Inside SWT

Friday, March 02, 2007

Refuctoring your code

Have you ever done this: Tried to refactor your code ... and failed.

Amongst the many masterpieces that sit at the bottom of the Eclipse stack, SWT is one of the gnarliest. Implemented in Java, it's coded to the metal. Many things are inlined. It's full of version checks, work arounds for operating system bugs and wild hacks that make everything go. It's backwards compatible to the day it first shipped, yet somehow embraces and exploits the latest operating systems features.

Don't be afraid. This is normal for a high performance, operating system level library that isn't waiting for the hardware to get faster.

Anyway, while attempting to refactor some of the more crufty code, I failed. The refactored code just wasn't any better so I ran away from the changes. It took strength to step back, evaluate the situation, weigh the pros and cons and decide to throw it away. Really, you are throwing out more than code. It's the investment in the new way of thinking, rather than the changes, that you have trouble parting with.

Code that is refactored into worse code: that's refuctoring!

Steve

11 Comments:

  • Haha; thanks for belly laugh. I think you've coined a classic term for an all-too-common situation. Cheers.

    By Blogger Benjamin, at 9:48 PM  

  • I've mal-refactored many times myself, but it's not always a waste. Often you'll realize, 1/2 way in or more, that the current approach will never work, or there is a better one. Even with that first refactoring, that doesn't survive, you've done some Knowledge Acquisition.

    Even if you can't refactor, that the current whack of code can never really get better, you've still learned something. Just make sure you keep notes, because otherwise you might be tempted to try it again, in a couple of years.

    By Blogger Patrick Mueller, at 12:11 AM  

  • What you are saying is, "smart people learn from failure". I agree with that statement.

    Steve

    By Blogger Steve, at 2:25 PM  

  • This term's been around for a while:

    http://www.waterfall2006.com/gorman.html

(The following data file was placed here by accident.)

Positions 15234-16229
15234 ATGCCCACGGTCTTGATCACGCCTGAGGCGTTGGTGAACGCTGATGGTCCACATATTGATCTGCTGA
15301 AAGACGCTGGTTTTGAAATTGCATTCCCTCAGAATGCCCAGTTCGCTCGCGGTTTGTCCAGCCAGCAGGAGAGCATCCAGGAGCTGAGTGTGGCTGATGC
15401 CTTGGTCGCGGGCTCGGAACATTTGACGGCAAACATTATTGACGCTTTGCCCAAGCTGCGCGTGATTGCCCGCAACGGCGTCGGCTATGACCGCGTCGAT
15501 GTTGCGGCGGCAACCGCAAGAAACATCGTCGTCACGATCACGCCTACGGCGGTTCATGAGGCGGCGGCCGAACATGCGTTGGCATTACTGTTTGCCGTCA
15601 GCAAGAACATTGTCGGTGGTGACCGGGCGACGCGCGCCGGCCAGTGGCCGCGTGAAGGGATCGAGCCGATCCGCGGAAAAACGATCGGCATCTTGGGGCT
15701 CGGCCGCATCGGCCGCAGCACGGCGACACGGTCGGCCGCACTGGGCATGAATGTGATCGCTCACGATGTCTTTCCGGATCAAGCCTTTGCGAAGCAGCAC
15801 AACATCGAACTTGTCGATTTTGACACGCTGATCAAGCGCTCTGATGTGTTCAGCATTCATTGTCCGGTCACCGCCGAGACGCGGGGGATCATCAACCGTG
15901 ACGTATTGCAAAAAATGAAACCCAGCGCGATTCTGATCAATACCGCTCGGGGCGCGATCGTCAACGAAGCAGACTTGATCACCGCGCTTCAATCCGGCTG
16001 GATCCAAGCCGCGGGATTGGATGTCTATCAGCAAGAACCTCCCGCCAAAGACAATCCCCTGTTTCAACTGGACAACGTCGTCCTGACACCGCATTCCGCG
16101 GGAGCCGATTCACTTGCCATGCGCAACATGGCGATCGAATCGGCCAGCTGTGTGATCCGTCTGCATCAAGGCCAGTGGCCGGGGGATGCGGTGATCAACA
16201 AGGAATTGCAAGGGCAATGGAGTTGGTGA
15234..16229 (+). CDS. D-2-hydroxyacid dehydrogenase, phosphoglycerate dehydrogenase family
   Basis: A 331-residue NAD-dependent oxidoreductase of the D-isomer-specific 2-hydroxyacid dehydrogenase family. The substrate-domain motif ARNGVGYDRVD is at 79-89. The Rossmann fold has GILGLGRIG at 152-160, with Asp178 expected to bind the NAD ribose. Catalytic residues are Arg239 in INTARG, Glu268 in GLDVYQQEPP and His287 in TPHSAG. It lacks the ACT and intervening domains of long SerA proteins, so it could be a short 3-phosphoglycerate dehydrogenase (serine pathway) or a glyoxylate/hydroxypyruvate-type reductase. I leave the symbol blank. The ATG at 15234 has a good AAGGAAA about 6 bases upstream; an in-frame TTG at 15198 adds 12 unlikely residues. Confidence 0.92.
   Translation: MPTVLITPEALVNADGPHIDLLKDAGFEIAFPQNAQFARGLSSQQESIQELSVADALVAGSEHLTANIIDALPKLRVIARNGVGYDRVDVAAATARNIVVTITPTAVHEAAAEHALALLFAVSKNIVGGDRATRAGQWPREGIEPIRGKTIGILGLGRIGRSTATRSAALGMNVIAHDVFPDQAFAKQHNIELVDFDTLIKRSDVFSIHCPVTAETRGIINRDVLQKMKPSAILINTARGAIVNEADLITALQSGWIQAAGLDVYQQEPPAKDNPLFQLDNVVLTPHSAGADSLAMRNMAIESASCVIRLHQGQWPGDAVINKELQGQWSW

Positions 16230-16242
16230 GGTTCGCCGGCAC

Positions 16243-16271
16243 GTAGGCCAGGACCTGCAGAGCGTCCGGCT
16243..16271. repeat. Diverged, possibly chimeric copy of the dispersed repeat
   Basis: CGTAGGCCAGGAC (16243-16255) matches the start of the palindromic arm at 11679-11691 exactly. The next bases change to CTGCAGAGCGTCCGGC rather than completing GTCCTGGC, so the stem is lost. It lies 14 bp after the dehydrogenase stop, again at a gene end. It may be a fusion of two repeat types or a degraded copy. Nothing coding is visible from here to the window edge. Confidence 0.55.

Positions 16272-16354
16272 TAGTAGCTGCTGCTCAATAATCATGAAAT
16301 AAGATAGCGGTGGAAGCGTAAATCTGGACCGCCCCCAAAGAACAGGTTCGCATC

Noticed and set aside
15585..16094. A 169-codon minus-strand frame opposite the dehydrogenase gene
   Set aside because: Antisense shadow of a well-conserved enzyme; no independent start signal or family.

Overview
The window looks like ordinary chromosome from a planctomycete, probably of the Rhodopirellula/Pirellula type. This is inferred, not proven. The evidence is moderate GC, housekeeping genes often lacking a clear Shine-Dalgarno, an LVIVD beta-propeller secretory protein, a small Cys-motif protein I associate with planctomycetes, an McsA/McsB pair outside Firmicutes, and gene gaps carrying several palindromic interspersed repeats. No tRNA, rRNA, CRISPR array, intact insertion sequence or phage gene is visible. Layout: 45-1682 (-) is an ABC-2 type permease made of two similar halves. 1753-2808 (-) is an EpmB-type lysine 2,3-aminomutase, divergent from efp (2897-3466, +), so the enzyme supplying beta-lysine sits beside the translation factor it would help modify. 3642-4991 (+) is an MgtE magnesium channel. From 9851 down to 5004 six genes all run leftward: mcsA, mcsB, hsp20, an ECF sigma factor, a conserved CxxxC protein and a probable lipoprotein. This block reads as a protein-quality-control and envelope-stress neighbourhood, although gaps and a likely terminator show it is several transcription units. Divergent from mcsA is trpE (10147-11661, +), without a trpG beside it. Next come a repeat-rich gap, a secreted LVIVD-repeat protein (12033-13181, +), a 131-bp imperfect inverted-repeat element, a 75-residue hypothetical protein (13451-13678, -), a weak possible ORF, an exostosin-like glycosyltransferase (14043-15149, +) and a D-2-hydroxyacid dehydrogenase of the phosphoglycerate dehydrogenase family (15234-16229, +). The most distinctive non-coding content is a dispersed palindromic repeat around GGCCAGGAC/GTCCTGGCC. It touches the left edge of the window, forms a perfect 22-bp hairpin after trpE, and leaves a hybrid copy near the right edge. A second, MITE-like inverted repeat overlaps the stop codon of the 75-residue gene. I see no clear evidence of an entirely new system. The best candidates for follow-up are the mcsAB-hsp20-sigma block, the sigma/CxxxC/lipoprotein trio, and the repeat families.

Check out the presentation!

    By Anonymous Joe Beck, at 6:17 AM  

  • Hilarious! I am a man beside my time.

    Steve

    By Blogger Steve, at 8:45 AM  

  • It's backwards compatible to the day it first shipped, yet somehow embraces and exploits the latest operating systems features.
    Backwards compatibility is a sin. It led windows to where it is now - the nightmare-OS. Plus, swt doesn't really use latest OS features ;)

    By Anonymous Anonymous, at 5:23 AM  

  • Anon-y-mouse,

    Either you believe that you should not break people and cause them to rewrite every release, or you don't.

    Which features would you like to see?

    Steve

    By Blogger Steve, at 9:54 AM  

  • Steve,
    It's true, that you're either believe it, or not, but saying about breaking people and causing them to rewrite every release is definitely wrong.
    Lots of your posts show that you admire the backwards compatibility that was achieved on windows systems prior to vista, but look, you cannot support 10 years old API. Plus, you have to have enough courage to admit, that API you created first was bad, to deprecate old methods in next release and delete them in the one after next. With your strategy, the number of people, that rely on deprecated methods, grows and grows, holding and sinking you, and you just don't have time to look to the future because all your time you look in the past. And really, M$ is not a good example to follow.

    By Anonymous Anonymous, at 4:23 PM  

  • I understand your argument and disagree with the blanket conclusion. It all depends on the API in question and how hard maintaining it is.

    As for Windows being a mess, they are all a mess (really, I know).

    Finally, consider this: You are a business built on Windows with a large installed base. Microsoft tells you that all the software you have today is broken and you must rewrite.

    Steve

    By Blogger Steve_Northover, at 9:24 AM  

  • It's would me much more realistic example, if MS contact me and say "hey, we gonna have API changes in our next release, here is new SDK, so be ready" Of course, silently changing all the API is no good at all, but sticking to it forever is not good either.
    Anyway, we can argue forever and I guess we both have more interesting things to do :)

    Thanks for a good talk,
    Dante
    PS Yep, I'm now a guy with account :)

    By Blogger dante, at 6:23 PM  

  • Yup. I understand and respect your point of view.

    Steve

    By Blogger Steve, at 9:54 AM  

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